Piano di Sorrento, with its panoramic view of the Gulf of Naples and Vesuvius on the horizon, has been a popular destination for travellers for centuries.
Its history rich in culture and traditions has its roots in Roman antiquity, and has witnessed Arab and Norman influences. Today, it is an ideal holiday destination for those seeking natural beauty, culture and authentic Mediterranean cuisine. Piano di Sorrento is a pretty coastal town with cobbled streets, colourful buildings and a welcoming atmosphere. Located just a few kilometres from Sorrento, it offers a quiet base for exploring the Amalfi Coast and the archaeological sites of Pompeii and Herculaneum.
Piazza Cota is the heart of the city, surrounded by cafés and restaurants, while Corso Italia is the main shopping street.
The city boasts a number of historical buildings, including the elegant noble residence Villa Ciampa and the Basilica di San Michele Arcangelo with its 17th century frescoes.
Villas and palaces
There are numerous ancient palaces in Piano di Sorrento that, especially in the 18th and 19th centuries, were built by the local noble families.
Villa De Stefano, situated on Via Francesco Ciampa, this majestic and elegant architectural gem experienced a period of semi-neglect. It has recently been restored and now serves as office of MSC. Villa Lauro, constructed in the late 18th century along the ancient provincial road, now the central Corso Italia, by Marittimo Antonino Lauro. It’s considered one of the finest examples of neoclassical architecture in Campania. Today, the villa is one of the two MSC locations in Piano di Sorrento.
Villa Fondi De Sangro, built in 1840 by Prince of Fondi Don Giovanni Andrea De Sangro, is adorned with elaborate stucco work, ceramic tiles, and frescoes. Inside, you can still admire a classically Vanvitellian-style staircase leading to the upper floors.
Castello Colonna was once an abbey and is located in the Colli di San Pietro area, on the western slopes of Mount Vico Alvano. Interestingly, the local dialect still refers to this hilly region as “n ‘coppa l’abbazia” (about the abbey) highlighting its historical connection to the abbey. The Abbey of San Pietro in Cermenna was of great significance in the 13th century. Despite being under the jurisdiction of the Diocese of Sorrento, it held sway over the entire Vico Alvano and many adjacent lands.
Palazzo Maresca, built in 1844, this palace boasts an ornate facade adorned with arches and the date engraved on its portal. It includes a private chapel, a beautiful courtyard with a well, and various spaces for stables and barns. Villa Massa, located on Via Cavone, dating back to the late 18th century, it features a neoclassical-style facade and an attached private chapel.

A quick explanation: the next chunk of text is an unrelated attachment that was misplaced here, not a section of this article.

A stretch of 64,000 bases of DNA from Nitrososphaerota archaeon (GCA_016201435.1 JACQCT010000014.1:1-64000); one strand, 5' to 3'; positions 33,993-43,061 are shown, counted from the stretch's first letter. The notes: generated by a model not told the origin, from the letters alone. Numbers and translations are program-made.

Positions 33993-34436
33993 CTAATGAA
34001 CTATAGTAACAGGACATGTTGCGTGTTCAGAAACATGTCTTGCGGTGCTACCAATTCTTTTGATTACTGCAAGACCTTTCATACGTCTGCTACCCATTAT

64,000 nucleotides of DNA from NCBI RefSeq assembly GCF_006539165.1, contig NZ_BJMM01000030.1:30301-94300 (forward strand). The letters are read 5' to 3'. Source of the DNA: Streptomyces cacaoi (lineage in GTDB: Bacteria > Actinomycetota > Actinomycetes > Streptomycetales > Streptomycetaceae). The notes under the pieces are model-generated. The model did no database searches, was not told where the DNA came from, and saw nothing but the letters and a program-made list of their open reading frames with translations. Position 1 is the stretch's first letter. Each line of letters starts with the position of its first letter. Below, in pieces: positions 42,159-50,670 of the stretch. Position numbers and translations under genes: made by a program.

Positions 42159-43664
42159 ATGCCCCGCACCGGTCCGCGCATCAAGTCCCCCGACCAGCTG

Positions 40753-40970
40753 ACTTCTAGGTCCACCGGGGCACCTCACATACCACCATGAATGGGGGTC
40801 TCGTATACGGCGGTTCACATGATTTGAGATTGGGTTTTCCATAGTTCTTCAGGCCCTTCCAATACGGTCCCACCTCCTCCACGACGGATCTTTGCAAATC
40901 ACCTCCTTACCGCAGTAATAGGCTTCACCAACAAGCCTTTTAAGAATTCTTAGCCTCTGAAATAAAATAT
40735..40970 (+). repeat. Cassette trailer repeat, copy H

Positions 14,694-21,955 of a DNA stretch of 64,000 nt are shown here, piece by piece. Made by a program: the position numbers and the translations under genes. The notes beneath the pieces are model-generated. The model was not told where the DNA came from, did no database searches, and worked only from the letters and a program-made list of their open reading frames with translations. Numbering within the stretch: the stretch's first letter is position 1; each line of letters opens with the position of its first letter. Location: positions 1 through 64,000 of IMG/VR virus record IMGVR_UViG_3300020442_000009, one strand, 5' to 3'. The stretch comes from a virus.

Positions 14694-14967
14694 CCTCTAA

Palazzo Mastellone, built in 1612 by Don Giuseppe Antonio Mastellone, it is located on Via Gottola and is also known as the Bishop’s Palace because its founder became the bishop of Sant’Angelo dei Lombardi and Bisaccia. Villa Ciampa, adjacent to the Church of San Michele, it features a spacious garden and a small private chapel. Palazzo Villa Romano, dating back to 1654, it was constructed by the nobleman Francesco Antonio Pollio and is located near the Church of Mortora. Villa Maresca Sopramare, built in the 18th century by the noble Maresca family of Serracapriola. Villa Enrichetta, situated in the heart of Via Legittimo, it was built between the late 16th and early 17th centuries and belonged to the family of Baron Sangiovanni.
Marina di Cassano
A small fishing village, down at the bottom of steep hairpin bends on the edge of the high Sorrento tuff cliff.
The village nestles beneath the towering tuffaceous cliff that extends from the panoramic terrace of Villa Fondi down to the beach. While the beach has been reduced in size over time due to marine erosion, it still retains the flavors of its maritime tradition.
It is the quintessential postcard of the Sorrento Coast, featuring an enchanting harbor, perspectives hinting at future port expansion, faded photographs of shipyards where sailboats and vessels for maritime trade were once constructed, and a landscape that seems to emerge from history, frozen in time.